Is it hard to cook vegan meals?
Google “vegan recipes” and you’ll find a ton of them—many of them really good. Now open a few and you’ll see that it’s definitely not harder than other kinds of cooking. Sure, you might need to buy a few new products, or a food processor if you didn’t have one before, but that’s it. I will admit, though, that it’s a big change at first. I suggest easing animal products out of your cooking over a period of weeks or months: start with meat, then cheese, then eggs, then milk, then butter, etc.
What do you eat?
My breakfast and lunch haven't changed much. For breakfast I eat soy yogurt with granola, and toast with peanut butter. For lunch it's usually soup, salad, or veggies with hummus and crackers. For dinner, I eat about twice the amount of veggies I ate before (looks like I'm finally hitting that recommended amount!) Also, I eat way more beans and lentils now. I put them in curries, soups, chilies and tacos. And I eat new stuff like millet and buckwheat–or at least I'm experimenting with it. So far, my kids like it more than I do. I make various veggie burgers and bought a hot air-fryer that I use all the time to make regular and sweet potato fries.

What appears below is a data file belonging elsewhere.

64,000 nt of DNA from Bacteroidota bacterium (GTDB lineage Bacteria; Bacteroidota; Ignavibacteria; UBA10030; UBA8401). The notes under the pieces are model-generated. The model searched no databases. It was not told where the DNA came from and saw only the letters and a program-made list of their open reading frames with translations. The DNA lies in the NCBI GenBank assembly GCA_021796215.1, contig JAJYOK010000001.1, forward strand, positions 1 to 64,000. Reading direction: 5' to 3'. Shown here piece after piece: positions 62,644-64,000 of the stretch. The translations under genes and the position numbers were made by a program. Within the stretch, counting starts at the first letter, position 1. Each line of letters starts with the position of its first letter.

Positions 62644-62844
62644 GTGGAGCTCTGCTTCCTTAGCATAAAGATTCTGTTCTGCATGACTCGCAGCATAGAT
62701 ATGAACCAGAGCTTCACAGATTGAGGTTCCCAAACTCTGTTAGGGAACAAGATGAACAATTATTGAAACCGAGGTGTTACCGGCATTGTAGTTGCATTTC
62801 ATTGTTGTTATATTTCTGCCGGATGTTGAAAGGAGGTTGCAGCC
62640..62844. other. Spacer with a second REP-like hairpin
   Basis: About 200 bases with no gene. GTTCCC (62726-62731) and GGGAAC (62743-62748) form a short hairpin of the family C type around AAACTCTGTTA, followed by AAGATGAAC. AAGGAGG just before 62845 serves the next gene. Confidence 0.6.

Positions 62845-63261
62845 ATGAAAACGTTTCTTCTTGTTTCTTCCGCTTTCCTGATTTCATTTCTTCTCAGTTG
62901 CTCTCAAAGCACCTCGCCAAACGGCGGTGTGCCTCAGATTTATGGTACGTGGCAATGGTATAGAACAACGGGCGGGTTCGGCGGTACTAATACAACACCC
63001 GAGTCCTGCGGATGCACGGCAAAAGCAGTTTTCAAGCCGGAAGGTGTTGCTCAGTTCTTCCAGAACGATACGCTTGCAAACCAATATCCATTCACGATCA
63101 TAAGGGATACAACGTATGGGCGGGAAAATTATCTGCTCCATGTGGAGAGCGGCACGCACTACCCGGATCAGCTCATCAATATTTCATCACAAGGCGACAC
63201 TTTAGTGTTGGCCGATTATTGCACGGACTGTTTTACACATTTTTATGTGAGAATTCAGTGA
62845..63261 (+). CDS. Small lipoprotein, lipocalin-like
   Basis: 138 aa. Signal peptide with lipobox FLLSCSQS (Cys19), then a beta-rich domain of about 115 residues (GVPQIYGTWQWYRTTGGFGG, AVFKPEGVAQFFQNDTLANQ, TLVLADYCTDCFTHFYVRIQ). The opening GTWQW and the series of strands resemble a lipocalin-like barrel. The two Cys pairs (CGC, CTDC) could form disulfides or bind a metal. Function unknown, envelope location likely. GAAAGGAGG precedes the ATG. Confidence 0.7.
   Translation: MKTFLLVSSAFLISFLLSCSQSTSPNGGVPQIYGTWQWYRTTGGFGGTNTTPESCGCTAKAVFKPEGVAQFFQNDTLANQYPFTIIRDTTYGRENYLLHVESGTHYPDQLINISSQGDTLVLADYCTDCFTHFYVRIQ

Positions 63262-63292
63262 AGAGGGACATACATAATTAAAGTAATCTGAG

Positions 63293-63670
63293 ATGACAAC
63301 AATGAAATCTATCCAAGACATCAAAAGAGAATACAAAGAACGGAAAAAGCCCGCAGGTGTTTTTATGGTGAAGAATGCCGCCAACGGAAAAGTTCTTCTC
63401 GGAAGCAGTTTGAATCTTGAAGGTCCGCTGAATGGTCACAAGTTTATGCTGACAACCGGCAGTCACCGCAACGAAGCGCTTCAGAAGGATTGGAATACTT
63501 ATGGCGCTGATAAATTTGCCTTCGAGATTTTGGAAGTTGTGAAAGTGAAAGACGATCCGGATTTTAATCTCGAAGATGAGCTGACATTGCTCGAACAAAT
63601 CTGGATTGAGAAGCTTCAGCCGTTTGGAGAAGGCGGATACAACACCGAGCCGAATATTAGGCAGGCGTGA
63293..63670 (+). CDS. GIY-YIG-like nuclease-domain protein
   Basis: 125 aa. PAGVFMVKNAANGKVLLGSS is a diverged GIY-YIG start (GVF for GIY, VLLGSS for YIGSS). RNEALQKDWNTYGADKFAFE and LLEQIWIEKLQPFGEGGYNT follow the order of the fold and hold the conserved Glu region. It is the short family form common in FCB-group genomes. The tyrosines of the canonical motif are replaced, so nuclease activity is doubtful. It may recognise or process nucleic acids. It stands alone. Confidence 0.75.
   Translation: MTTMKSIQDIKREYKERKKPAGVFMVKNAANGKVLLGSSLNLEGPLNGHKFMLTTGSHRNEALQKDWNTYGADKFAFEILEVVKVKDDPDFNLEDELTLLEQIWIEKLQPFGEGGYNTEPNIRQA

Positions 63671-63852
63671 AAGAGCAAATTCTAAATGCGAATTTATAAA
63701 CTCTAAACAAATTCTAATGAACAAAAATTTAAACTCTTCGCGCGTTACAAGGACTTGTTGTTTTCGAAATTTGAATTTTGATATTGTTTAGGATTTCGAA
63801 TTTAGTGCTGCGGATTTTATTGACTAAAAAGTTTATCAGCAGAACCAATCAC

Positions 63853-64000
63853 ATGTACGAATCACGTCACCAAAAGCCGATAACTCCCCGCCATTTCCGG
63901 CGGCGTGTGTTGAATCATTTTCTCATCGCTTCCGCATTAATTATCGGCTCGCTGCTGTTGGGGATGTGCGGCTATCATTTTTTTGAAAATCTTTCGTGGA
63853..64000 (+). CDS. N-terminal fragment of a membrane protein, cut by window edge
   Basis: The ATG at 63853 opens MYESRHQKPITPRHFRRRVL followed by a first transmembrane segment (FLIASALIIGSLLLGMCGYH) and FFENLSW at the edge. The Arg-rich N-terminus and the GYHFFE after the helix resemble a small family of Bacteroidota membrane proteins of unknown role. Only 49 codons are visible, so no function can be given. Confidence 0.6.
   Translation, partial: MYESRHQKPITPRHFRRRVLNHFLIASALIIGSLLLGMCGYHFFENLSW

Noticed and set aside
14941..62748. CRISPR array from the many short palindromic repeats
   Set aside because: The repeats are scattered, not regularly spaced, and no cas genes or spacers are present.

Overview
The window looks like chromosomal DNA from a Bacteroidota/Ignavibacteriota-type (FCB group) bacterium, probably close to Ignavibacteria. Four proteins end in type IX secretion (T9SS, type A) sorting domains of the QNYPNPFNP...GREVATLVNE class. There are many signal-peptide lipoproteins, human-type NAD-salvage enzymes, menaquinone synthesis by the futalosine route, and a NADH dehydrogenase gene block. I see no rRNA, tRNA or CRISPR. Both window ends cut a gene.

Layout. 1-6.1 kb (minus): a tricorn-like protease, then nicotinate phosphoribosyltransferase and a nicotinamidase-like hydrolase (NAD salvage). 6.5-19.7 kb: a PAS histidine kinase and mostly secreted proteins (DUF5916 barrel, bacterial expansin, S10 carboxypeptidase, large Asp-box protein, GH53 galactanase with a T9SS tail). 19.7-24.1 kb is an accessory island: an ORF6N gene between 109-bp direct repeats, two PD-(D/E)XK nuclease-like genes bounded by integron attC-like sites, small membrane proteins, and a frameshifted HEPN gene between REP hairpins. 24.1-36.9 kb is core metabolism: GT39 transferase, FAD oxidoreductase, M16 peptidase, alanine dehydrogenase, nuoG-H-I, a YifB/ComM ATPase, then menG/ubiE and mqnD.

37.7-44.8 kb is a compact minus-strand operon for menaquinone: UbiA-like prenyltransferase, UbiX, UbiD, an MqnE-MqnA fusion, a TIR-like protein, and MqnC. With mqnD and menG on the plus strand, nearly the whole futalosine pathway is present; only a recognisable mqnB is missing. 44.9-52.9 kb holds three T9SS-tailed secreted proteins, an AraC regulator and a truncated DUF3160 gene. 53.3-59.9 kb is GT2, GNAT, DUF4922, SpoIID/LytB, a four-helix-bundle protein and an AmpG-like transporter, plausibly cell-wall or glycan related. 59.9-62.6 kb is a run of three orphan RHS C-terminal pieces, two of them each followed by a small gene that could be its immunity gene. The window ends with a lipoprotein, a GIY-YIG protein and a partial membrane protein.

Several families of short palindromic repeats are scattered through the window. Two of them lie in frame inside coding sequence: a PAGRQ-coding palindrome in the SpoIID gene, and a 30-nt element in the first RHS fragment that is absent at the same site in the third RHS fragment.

What do you do when someone offers you something that's not vegan?
It’s rare that someone tries to force a certain food on me. Most parties and events are buffet-style, so nobody who doesn’t pay close attention really knows what I eat. But if the situation calls for it, I’ll eat animal products. The worst that can happen is a mildl stomach upset, which I sometimes prefer over offending someone or missing out on a special dessert or something.
So you’re not really, truly, 100% vegan?
Right, but who cares? I don’t see any reason to be militantly vegan. It would just annoy people and make my life a lot harder. Because I move a lot I get confronted with new foods and products all the time. If I'd try to be totally vegan, I'd have to do endless amounts of research to find out what's in that bread, chips, baked goods, pasta, hummus… the list of things that potentially aren't vegan is long, even if the ingredients on a product don’t include (recognizable) animal products. For me, the point of being vegan is to focus on eating fresh, unprocessed food—not to spend all my time on it.